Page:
You can find lichens from sea level to alpine peaks and from the hot deserts of the world to the cold arctic and antarctic. Catillaria floccosa , shown in the illustration to the right, is an Antarctic species. That's not to say that lichens are found everywhere in the world. Yes, they are found in the arctic and antarctic, but not on ice. Yes, various species can grow on sand and in deserts but not on highly mobile sand dunes. Lichens are the dominant form of life on about 8% of the world's land surface. for example, in the boreal forests of North America and Eurasia large areas of soil are covered with the so-called 'reindeer lichens', particularly species of the genus Cladina. These fruticose lichens can form dense carpets, 20 to 30 centimetres deep, at times constituting 100% of the forest understorey. In many parts of the world you will find large expanses of so-called 'bare' rock. In fact, look carefully and you'll often find little or no bare rock at all, but lichen colonies instead. In some cases the lichens are colourful, cover a large area and therefore are easily noticed but in other cases they are cryptic and only noticeable if you get close and look with a hand lens. These are just two examples of areas where lichens can dominate the landscape and, as you'll see later, there are other habitats where lichens, though not necessarily dominant, are significant. This page and its subsidiary pages won't give an exhaustive account of the numerous habitats in which lichens are found but you will find a discussion of some habitats in order to illustrate various challenges to and adaptations by the lichens to various conditions.
Mangroves are challenging environments for epiphytes since any epiphytes may be subjected to salt spray or periodic changes between moist and dry conditions. Nevertheless mangroves are home to many lichen species, most of which are found also well away in other habitats. The mangrove lichens page of the Australian Mangrove and Salmarsh Resource website gives more details about the lichens found in Australian mangroves.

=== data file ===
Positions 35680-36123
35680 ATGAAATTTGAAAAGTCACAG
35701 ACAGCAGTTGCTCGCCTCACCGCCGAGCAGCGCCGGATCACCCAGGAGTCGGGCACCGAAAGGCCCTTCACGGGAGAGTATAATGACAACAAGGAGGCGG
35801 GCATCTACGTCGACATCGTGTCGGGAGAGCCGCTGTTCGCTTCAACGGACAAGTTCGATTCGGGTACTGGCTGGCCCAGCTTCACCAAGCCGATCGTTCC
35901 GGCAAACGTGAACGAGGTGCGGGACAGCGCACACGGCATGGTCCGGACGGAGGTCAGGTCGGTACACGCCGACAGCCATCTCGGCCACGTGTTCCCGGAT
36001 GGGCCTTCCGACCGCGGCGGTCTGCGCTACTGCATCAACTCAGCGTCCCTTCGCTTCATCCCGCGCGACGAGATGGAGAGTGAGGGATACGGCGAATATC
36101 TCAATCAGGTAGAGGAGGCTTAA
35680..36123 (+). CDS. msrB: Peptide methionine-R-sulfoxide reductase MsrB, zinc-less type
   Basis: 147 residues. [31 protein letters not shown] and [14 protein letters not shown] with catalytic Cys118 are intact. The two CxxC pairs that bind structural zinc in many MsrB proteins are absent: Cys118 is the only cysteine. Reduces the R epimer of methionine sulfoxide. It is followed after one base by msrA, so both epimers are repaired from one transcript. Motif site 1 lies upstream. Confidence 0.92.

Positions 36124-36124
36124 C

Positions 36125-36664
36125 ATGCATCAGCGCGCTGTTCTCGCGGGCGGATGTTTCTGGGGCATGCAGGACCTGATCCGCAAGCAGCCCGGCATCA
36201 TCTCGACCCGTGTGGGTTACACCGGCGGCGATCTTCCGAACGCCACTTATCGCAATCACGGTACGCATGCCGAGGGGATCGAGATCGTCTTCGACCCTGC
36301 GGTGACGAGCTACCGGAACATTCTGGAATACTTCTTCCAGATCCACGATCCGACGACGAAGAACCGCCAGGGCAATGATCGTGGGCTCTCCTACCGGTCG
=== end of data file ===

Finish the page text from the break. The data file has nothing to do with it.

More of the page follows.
As you read through these pages you will also encounter numerous substrates, that is, what lichens grow on. Some species are restricted to very specific habitats or substrates, but others are found in more than one habitat or on several substrates. Various factors influence the distribution of lichens and a few such factors are: climate (including aspects such as yearly temperature and rainfall patterns); pollution levels; physical factors such as surface texture or degree of shading of a substrate; substrate chemistry (e.g. whether it's alkaline or acidic). For example, some lichens will only ever be found on alkaline substrates. A rock-inhabiting species that requires alkalinity could be found on an alkaline rock such as limestone, but never on an acidic rock (such as basalt, for example), You could also find such a species on soil, but only on alkaline soil. You might find the same species in an urban area on surfaces such as concrete walls or concrete roof tiles, since concrete is also alkaline. On a wall made of clay bricks you may find lime-loving lichens on the mortar between the bricks, but not on the bricks themselves. Of course, if you're a lime-loving lichen, then old bones also make a suitable substrate.
Broad types of habitats, such as rainforests, grasslands and deserts are significant but it is also very important to look at the small scale when it comes to lichens. You've already seen this in the brick versus mortar example of the previous paragraph. Within a single broad habitat (such as 'woodland' for example) there are invariably numerous micro-habitats. Here's a log, a tree, a boulder, a depression – all in this one woodland area and each creating distinct surfaces, levels of exposure, chemistry, patterns of water flow and so on. In other words, different MICROHABITATS which appeal to different lichen species. The photo on the right shows a dry sclerophyll macrohabitat on Black Mountain, Canberra. Xanthoparmelia thalli are conspicuous on the exposed, gravelly clay microhabitat in the foreground. Yet, move just a few metres away and you'd find yourself in area of tussock grass and silty soil on which Lichenomphalia chromacea is growing.
Many habitats present considerable challenges to day-to-day survival and lichens have developed various strategies to overcome them. An obvious challenge in arid areas is water, which is typically scarce and unpredictable – but there are many lichens in arid areas, with various survival strategies. One way to overcome the challenge is to grow in protected areas, in rock crevices or at the bases of boulders or shrubs thereby getting some protection from drying winds. For more on this subject there's a separate page about LICHENS IN ARID AREAS.